McCallroots family history
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1  Buckminster, Elizabeth (I7482)
 
2  Source (S531)
 
3  Source (S1130)
 
4 G BRIERLY
Birth Date: 7 Aug 1915
Death Date: 20 Aug 2003
Social Security Number: 017-10-7234
State or Territory Where Number Was Issued: Massachusetts

Death Residence Localities
ZIP Code: 07054
Localities: Parsippany, Morris, New Jersey
Parsippany Troy Hills, Morris, New Jersey
Troy Hills, Morris, New Jersey
 
Brierly, Gordon Frederick (I4273)
 
5

 
Bemis, John (I5080)
 
6

Betsy Campbell married Argyle Campbell circa 1812 and they had four sons, the last being born in 1820.. 

Argyle's departure in 1820 could well have been the act of a "vanishing husband" which has been described as the common practice to get a divorce in the absence of other options.  Her father's (Joseph Jacox) 1852 will identifies Betsy as the "widow of Argyle Campbell late of Chesterfield". 

Following Argyle's leaving, Betsy (based on US Federal Census analysis) was in 1820 (as of August 7, 1820 which was the Enumeration for that census) living with her father and mother with her four sons in Chesterfield (Argyle did not fit in the profile). Betsy can not be accounted for in 1830 U. S. Federal Census and nor is it known how and when Charles got to Belpre, Ohio.  The following speculation is the result of theoretical analysis of and around facts that are known.
  Nothing was heard from Argyle after he left Chesterfield in mid-1820.  Betsy wanted to find him and took her youngest son, Charles, in tow and set off to find him or seek some knowledge of his whereabouts.  Her older sister, Mary, and family had left Chesterfield, New York, after 1810 and were settled in Danby, New York, about 250 miles distance.  Betsy and Charles went to her sister's home in Danby, New York, with the hope that the possible previous relationship of Argyle with Mary's family circa 1810, might provide some answers.  According to the New York State census for 1825 Danby, New York the family profile could account for Mary's family including Betsy and Charles except for the oldest son Theodore.  He probably was just married (he had a daughter in 1826 born in New York state) and living elsewhere.  The U. S. Census for 1830 does not provide much help.  Mary and William Wilder and their daughter Betsy were in Springfield, Pennsylvania.  Their son Renselaer died in 1830 and was buried in Springfield.  Their son Theodore could have been practicing his medicine somewhere close to Danby, New York and his wife Betsey E. and daughter Caroline were with him.  He does not appear as a head of household in New York in 1830 and may have been living with his wife's family.  It is possible that Charles was there too.  Apparently a deep bonding developed between Charles and Theodore before he moved on to Ohio where he married and settled in Belpre by 1842.  Theodore may have become a surrogate father to Charles (a first cousin fifteen years younger) and after whom Charles later named his first born son, Theodore Wilder Campbell. 
 
How long Betsy was away from Chesterfield is not known.  She can be accounted for in Danby in 1825.  She is not found in the 1830 U. S.Federal Census.  Her mother Phebe died in 1832 so she may have been home by that time.  In 1840 she can be accounted for again on the census.  This journey for Charles may in retrospect be the most logical means for him make his way eventually to Ohio.

Based on US Federal Census analysis for 1840 she probably was with father and sons  Joseph and John in Chesterfield; 1850 with sons Joseph and John and her father in Chesterfield; 1860 with son Joseph in Chesterfield; 1870 with son Alexander in Westport, New York.  The New York State Census of 1865 shows her living with her nephew George W. Fowler, Jr.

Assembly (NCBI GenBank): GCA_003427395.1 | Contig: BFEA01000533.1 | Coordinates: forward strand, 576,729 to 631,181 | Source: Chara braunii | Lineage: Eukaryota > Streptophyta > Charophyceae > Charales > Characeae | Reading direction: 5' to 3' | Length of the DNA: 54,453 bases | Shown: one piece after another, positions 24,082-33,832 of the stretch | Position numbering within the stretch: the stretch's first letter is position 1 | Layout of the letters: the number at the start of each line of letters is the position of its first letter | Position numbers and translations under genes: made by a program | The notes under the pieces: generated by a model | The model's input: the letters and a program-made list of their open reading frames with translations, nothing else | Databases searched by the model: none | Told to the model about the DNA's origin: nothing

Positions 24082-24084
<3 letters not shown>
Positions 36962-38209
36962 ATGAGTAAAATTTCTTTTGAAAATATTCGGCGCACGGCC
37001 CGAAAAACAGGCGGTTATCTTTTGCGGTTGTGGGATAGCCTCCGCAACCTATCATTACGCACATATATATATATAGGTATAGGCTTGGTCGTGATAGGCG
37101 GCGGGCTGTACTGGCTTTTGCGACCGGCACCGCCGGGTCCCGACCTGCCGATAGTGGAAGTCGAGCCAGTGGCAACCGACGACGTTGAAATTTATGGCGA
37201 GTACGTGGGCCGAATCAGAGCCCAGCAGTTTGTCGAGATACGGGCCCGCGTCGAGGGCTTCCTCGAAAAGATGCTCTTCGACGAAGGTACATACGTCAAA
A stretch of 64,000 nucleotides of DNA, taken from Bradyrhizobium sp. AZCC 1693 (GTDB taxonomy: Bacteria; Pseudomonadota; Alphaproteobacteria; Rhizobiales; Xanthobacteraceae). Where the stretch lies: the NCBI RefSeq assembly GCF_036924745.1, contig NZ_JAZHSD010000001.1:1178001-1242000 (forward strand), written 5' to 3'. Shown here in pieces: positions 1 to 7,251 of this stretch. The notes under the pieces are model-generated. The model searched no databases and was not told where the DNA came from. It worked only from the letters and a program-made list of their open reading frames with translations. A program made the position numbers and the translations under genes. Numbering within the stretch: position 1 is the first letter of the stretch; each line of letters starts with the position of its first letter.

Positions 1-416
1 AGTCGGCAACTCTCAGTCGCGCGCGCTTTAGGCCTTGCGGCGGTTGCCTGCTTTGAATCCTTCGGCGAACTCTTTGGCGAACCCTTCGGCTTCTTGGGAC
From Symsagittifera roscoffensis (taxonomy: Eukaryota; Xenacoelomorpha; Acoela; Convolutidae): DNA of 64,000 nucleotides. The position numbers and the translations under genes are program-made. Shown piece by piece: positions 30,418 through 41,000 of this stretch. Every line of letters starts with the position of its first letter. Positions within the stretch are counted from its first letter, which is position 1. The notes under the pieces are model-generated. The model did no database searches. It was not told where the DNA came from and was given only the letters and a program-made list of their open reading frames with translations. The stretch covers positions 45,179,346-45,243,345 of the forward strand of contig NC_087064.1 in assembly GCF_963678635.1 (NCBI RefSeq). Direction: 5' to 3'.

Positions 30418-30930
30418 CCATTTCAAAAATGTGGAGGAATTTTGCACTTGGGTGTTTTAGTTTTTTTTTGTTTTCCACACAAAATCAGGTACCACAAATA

Jacox, Betsy (I8493)
 
7

Betsy Campbell married Argyle Campbell circa 1812 and they had four sons, the last being born in 1820.. 

Argyle's departure in 1820 could well have been the act of a "vanishing husband" which has been described as the common practice to get a divorce in the absence of other options.  Her father's (Joseph Jacox) 1852 will identifies Betsy as the "widow of Argyle Campbell late of Chesterfield". 

Following Argyle's leaving, Betsy (based on US Federal Census analysis) was in 1820 (as of August 7, 1820 which was the Enumeration for that census) living with her father and mother with her four sons in Chesterfield (Argyle did not fit in the profile). Betsy can not be accounted for in 1830 U. S. Federal Census and nor is it known how and when Charles got to Belpre, Ohio.  The following speculation is the result of theoretical analysis of and around facts that are known.
  Nothing was heard from Argyle after he left Chesterfield in mid-1820.  Betsy wanted to find him and took her youngest son, Charles, in tow and set off to find him or seek some knowledge of his whereabouts.  Her older sister, Mary, and family had left Chesterfield, New York, after 1810 and were settled in Danby, New York, about 250 miles distance.  Betsy and Charles went to her sister's home in Danby, New York, with the hope that the possible previous relationship of Argyle with Mary's family circa 1810, might provide some answers.  According to the New York State census for 1825 Danby, New York the family profile could account for Mary's family including Betsy and Charles except for the oldest son Theodore.  He probably was just married (he had a daughter in 1826 born in New York state) and living elsewhere.  The U. S. Census for 1830 does not provide much help.  Mary and William Wilder and their daughter Betsy were in Springfield, Pennsylvania.  Their son Renselaer died in 1830 and was buried in Springfield.  Their son Theodore could have been practicing his medicine somewhere close to Danby, New York and his wife Betsey E. and daughter Caroline were with him.  He does not appear as a head of household in New York in 1830 and may have been living with his wife's family.  It is possible that Charles was there too.  Apparently a deep bonding developed between Charles and Theodore before he moved on to Ohio where he married and settled in Belpre by 1842.  Theodore may have become a surrogate father to Charles (a first cousin fifteen years younger) and after whom Charles later named his first born son, Theodore Wilder Campbell.